umu.sePublications
Change search
CiteExportLink to record
Permanent link

Direct link
Cite
Citation style
  • apa
  • ieee
  • modern-language-association-8th-edition
  • vancouver
  • Other style
More styles
Language
  • de-DE
  • en-GB
  • en-US
  • fi-FI
  • nn-NO
  • nn-NB
  • sv-SE
  • Other locale
More languages
Output format
  • html
  • text
  • asciidoc
  • rtf
Microbiota of severe early childhood caries before and after therapy
Umeå University, Faculty of Medicine, Department of Odontology, Cariology.
Show others and affiliations
2011 (English)In: Journal of Dental Research, ISSN 0022-0345, E-ISSN 1544-0591, Vol. 90, no 11, 1298-1305 p.Article in journal (Refereed) Published
Abstract [en]

Severe early childhood caries (ECC) is difficult to treat successfully. This study aimed to characterize the microbiota of severe ECC and evaluate whether baseline or follow-up microbiotas are associated with new lesions post-treatment. Plaque samples from 2- to 6-year-old children were analyzed by a 16S rRNA-based microarray and by PCR for selected taxa. Severe-ECC children were monitored for 12 months post-therapy. By microarray, species associated with severe-ECC (n = 53) compared with caries-free (n = 32) children included Slackia exigua (p = 0.002), Streptococcus parasanguinis (p = 0.013), and Prevotella species (p < 0.02). By PCR, severe-ECC-associated taxa included Bifidobacteriaceae (p < 0.001), Scardovia wiggsiae (p = 0.003), Streptococcus mutans with bifidobacteria (p < 0.001), and S. mutans with S. wiggsiae (p = 0.001). In follow-up, children without new lesions (n = 36) showed lower detection of taxa including S. mutans, changes not observed in children with follow-up lesions (n = 17). Partial least-squares modeling separated the children into caries-free and two severe-ECC groups with either a stronger bacterial or a stronger dietary component. We conclude that several species, including S. wiggsiae and S. exigua, are associated with the ecology of advanced caries, that successful treatment is accompanied by a change in the microbiota, and that severe ECC is diverse, with influences from selected bacteria or from diet.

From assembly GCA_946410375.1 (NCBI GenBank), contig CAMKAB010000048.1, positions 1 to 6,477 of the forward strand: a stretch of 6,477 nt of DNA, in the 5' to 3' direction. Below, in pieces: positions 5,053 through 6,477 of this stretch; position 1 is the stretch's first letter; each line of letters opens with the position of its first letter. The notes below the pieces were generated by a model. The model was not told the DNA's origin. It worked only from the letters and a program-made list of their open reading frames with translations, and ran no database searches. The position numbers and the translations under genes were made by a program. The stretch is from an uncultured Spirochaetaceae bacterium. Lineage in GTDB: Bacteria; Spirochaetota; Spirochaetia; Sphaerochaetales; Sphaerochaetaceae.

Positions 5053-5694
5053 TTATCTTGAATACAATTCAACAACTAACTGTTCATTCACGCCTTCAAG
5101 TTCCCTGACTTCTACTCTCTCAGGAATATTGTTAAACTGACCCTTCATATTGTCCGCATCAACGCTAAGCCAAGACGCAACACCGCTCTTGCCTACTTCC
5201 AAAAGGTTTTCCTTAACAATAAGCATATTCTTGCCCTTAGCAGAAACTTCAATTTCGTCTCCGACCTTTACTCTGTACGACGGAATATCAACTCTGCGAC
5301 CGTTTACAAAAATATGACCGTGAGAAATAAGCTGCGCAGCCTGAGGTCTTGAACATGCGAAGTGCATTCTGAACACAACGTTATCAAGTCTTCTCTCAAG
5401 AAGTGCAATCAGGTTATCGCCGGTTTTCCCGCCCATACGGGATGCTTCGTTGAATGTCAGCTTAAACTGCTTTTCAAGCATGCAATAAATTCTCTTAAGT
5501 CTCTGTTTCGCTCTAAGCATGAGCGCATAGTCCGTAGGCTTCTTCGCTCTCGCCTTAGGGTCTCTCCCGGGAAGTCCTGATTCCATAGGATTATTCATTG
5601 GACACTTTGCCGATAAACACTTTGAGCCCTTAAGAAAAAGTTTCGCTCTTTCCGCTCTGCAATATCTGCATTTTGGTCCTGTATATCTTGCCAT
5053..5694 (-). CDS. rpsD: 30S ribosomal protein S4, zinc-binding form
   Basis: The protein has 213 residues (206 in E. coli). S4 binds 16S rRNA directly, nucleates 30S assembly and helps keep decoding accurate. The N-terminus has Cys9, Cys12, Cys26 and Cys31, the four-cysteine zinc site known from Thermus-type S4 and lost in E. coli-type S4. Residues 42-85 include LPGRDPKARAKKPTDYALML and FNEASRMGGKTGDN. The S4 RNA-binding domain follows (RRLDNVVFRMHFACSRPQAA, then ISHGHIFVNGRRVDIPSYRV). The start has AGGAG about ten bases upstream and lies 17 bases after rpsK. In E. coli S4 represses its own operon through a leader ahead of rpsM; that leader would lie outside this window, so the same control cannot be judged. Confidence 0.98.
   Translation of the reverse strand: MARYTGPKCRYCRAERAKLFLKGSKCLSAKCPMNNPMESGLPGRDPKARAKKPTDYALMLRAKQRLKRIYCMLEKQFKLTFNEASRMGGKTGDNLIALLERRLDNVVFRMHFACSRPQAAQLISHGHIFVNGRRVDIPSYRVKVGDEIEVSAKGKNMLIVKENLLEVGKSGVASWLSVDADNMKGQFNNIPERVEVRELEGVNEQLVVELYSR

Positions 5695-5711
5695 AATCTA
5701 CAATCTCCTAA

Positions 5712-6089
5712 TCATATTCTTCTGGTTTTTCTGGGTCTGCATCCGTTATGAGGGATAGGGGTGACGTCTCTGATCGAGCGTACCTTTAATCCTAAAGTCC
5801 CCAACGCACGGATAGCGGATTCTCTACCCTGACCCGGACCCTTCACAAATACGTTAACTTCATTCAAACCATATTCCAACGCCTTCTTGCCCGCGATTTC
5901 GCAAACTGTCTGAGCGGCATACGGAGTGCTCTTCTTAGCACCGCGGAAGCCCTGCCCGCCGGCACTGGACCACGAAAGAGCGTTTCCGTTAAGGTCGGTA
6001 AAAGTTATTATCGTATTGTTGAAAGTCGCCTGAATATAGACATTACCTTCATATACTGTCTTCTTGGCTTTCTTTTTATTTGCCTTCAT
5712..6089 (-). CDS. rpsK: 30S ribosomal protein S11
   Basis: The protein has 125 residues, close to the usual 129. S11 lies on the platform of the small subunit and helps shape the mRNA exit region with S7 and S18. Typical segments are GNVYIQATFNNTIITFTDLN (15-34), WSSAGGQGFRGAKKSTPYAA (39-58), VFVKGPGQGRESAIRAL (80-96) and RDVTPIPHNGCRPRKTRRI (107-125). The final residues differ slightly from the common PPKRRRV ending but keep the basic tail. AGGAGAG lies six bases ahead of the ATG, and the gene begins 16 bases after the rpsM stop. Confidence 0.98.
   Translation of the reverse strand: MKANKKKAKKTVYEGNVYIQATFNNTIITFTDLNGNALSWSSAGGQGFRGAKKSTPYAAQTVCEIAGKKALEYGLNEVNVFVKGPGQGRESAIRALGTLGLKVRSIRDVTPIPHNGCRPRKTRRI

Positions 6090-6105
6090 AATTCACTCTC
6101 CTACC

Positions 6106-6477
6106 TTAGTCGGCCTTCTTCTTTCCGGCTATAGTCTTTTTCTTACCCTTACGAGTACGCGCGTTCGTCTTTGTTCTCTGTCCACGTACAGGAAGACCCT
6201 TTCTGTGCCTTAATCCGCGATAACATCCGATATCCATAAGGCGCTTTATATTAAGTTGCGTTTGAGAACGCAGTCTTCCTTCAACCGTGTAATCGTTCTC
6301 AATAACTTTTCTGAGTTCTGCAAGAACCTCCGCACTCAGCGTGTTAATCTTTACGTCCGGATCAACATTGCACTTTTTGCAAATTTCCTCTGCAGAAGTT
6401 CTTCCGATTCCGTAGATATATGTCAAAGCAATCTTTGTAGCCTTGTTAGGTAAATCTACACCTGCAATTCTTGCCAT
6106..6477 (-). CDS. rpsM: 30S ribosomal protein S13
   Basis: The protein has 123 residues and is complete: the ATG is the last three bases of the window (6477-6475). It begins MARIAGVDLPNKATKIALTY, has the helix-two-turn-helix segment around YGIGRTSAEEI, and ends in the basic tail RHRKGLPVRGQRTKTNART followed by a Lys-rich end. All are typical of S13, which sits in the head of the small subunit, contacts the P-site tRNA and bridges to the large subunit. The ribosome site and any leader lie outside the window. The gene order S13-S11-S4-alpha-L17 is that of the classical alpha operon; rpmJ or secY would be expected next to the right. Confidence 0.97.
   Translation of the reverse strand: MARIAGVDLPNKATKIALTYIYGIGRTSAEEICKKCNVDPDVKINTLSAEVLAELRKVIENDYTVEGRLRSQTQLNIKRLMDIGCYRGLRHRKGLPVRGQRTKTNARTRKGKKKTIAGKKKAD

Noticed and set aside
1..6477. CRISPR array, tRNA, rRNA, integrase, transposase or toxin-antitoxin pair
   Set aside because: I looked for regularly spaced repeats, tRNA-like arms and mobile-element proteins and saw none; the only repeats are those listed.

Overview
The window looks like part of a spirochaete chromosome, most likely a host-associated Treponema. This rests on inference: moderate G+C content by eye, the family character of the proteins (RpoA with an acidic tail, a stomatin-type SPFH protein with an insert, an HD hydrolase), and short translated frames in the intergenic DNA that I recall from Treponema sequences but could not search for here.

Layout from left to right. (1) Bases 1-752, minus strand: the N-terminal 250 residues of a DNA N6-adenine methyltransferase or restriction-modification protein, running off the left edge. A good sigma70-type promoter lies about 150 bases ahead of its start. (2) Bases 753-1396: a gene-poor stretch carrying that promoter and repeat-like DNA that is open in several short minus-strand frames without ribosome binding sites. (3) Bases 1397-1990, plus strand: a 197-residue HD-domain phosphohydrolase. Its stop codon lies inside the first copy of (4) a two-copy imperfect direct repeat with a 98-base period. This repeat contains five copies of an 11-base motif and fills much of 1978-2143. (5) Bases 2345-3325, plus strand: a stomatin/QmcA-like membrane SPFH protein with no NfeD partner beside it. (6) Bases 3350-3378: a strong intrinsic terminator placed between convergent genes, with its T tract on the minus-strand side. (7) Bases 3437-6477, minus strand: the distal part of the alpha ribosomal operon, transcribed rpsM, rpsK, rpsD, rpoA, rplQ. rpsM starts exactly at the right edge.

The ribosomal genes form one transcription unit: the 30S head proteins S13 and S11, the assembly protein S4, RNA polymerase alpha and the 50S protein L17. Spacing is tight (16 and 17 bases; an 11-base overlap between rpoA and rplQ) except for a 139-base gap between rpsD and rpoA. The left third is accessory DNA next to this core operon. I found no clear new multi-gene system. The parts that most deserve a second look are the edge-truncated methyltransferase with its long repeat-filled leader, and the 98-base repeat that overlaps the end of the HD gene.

Place, publisher, year, edition, pages
Washington, D.C.: American dental association , 2011. Vol. 90, no 11, 1298-1305 p.
Keyword [en]
pediatric dentistry, clinical outcomes, microbial ecology, Streptococcus mutans, Scardovia wiggsiae
National Category
Dentistry
Identifiers
URN: urn:nbn:se:umu:diva-48950DOI: 10.1177/0022034511421201ISI: 000295692600007OAI: oai:DiVA.org:umu-48950DiVA: diva2:452783
Available from: 2011-10-31 Created: 2011-10-28 Last updated: 2017-12-08Bibliographically approved

Open Access in DiVA

No full text

Other links

Publisher's full text

Search in DiVA

By author/editor
Holgersson, Pernilla LifJohansson, Ingegerd
By organisation
Cariology
In the same journal
Journal of Dental Research
Dentistry

Search outside of DiVA

GoogleGoogle Scholar

doi
urn-nbn

Altmetric score

doi
urn-nbn
Total: 104 hits
CiteExportLink to record
Permanent link

Direct link
Cite
Citation style
  • apa
  • ieee
  • modern-language-association-8th-edition
  • vancouver
  • Other style
More styles
Language
  • de-DE
  • en-GB
  • en-US
  • fi-FI
  • nn-NO
  • nn-NB
  • sv-SE
  • Other locale
More languages
Output format
  • html
  • text
  • asciidoc
  • rtf